* * *

Bolenbaugh pointed toward a dirt turnout. "You can park in there," he said. I pulled off East River Road, and we started on foot through the woods. Bolenbaugh threaded through dense thicket to the marshy river-bottom. A narrow brook meandered along the foot of the hillside toward a pair of islands nestled in the crook of a hairpin oxbow in the river. As we tightroped over the brook on a downed tree, I could already see crude clotting the leaves, the telltale sheen on the water. But Bolenbaugh methodically set up his tripod and video camera, got out his newspaper and GPS to mark the date and coordinates, and began raking the brook-bottom. The water swirled with oil sheen.

A Note About Sources

This story is based on extensive on-the-ground reporting in western Michigan, including more than 100 hours of interviews with people affected by the spill or involved in the cleanup effort. In addition, the reporting is supported by thousands of pages of documents, including civil depositions, congressional testimony, 911 transcripts, and government reports, some of which OnEarth has made available for public review via Document Cloud. Enbridge, Inc., and its employees and contractors did not respond to questions and interview requests for this story posed in person and via email.

"So I’m just going to show you: clean glove," he said, stretching his white-gloved hand before the lens, then he reached in, skimming the surface. "Just going to come through here and collect the oil -- "

He took one step into the creek and slid down into the muck up to his knee.

"I’m sinking in," he muttered, keeping his non-stop, chattering monologue going for his imagined viewer. "Getting all wet and yucky."

Through the trees, we heard the rumble of a diesel engine and saw a red Ford 4x4 prowl back and forth down River Road. Bolenbaugh said the truck belonged to a member of Enbridge’s security team. Somebody had phoned us in. "Follow me," Bolenbaugh said and took off through the trees.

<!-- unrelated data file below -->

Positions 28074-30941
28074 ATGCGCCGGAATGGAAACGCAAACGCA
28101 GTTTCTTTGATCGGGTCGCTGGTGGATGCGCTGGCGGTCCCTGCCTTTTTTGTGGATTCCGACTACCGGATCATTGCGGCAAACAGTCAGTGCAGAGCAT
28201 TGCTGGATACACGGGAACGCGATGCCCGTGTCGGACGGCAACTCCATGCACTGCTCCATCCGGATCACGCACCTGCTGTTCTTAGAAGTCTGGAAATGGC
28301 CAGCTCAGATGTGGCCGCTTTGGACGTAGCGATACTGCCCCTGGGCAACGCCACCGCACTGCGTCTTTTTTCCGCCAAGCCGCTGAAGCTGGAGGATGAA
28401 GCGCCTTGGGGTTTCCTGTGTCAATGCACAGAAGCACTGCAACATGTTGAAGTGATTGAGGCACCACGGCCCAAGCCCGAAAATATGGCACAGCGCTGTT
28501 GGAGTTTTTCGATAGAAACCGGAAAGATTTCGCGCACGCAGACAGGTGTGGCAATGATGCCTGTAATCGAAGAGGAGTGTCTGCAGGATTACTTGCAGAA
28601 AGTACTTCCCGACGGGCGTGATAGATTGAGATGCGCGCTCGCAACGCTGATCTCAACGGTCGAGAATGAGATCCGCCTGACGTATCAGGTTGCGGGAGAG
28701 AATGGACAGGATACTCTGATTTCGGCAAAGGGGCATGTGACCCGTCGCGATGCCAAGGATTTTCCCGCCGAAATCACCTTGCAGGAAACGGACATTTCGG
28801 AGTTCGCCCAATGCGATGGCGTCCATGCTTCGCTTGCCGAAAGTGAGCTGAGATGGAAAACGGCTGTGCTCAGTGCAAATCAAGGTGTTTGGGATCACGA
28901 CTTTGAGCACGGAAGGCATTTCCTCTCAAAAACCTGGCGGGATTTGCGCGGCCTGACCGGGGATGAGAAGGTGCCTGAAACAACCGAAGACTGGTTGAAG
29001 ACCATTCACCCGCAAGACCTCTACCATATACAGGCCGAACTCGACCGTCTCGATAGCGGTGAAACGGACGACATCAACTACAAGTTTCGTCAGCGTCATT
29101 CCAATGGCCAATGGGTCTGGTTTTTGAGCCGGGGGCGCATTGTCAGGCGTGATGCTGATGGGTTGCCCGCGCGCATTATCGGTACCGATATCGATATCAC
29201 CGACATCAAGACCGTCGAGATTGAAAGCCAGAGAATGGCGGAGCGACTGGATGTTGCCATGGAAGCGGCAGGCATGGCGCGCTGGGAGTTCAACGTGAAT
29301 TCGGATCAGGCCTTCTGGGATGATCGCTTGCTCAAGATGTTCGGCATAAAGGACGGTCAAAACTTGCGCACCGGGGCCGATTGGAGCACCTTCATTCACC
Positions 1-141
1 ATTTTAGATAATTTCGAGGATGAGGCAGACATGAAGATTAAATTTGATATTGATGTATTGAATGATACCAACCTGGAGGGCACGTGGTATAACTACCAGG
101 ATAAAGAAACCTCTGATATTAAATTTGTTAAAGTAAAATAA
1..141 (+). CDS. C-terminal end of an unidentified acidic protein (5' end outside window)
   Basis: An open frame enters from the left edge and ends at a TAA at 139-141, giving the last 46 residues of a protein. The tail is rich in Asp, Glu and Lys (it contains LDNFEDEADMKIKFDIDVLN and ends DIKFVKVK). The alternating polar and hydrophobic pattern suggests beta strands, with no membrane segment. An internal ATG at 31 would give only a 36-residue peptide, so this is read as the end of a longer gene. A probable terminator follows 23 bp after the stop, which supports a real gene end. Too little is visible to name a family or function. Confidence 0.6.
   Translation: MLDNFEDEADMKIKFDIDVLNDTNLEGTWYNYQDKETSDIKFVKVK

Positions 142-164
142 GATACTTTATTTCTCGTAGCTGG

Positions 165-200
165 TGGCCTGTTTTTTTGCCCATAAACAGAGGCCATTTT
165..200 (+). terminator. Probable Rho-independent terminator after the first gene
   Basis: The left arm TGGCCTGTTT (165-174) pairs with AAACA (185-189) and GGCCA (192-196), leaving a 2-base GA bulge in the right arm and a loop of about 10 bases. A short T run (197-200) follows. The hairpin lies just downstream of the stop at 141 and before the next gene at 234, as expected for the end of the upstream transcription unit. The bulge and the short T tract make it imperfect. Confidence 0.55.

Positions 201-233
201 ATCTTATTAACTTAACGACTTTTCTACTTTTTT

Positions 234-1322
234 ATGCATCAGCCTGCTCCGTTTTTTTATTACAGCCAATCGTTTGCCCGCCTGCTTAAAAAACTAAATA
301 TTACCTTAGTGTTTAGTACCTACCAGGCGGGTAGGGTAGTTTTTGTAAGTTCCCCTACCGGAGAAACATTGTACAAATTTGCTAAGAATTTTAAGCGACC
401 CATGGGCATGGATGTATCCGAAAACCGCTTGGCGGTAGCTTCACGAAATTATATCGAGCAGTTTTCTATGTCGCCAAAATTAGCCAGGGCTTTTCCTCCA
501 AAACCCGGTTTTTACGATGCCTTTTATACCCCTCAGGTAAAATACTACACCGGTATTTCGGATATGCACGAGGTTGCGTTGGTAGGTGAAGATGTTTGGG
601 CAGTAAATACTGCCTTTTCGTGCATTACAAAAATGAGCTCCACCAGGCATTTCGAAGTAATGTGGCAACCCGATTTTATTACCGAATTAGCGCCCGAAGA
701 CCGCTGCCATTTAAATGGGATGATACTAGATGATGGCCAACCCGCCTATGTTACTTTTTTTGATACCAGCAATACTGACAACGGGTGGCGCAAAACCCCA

The woods belong to Enbridge, purchased some time after Bolenbaugh’s firing -- even though the land was already officially certified as clean by the EPA and Enbridge. Bolenbaugh claims that the company bought the land, which in early September 2010 had been his worksite, because of all the trouble the spot caused for Enbridge. Undocumented workers for one contractor were found cleaning up under unsafe conditions, and Bolenbaugh says that his crew and another were ordered to cover up oil by other contractors not far away -- all so that the Canadian pipeline company could meet the EPA’s September 27 cleanup deadline and be allowed to restart the ruptured 6B pipeline, resuming the flow of nearly 300,000 barrels per day of diluted bitumen from the northern Alberta tar sands fields to Midwestern U.S. refineries. (And resuming the flow of $8.7 million a day into the company’s coffers.)

image of Ted Genoways
Ted Genoways, OnEarth's editor-at-large, is the author of The Chain: Farm, Factory, and the Fate of Our Food (HarperCollins, online at www.tedgenoways.com), an examination of Hormel Foods and the great recession. The recipient of a 2010 Guggenheim fe... READ MORE >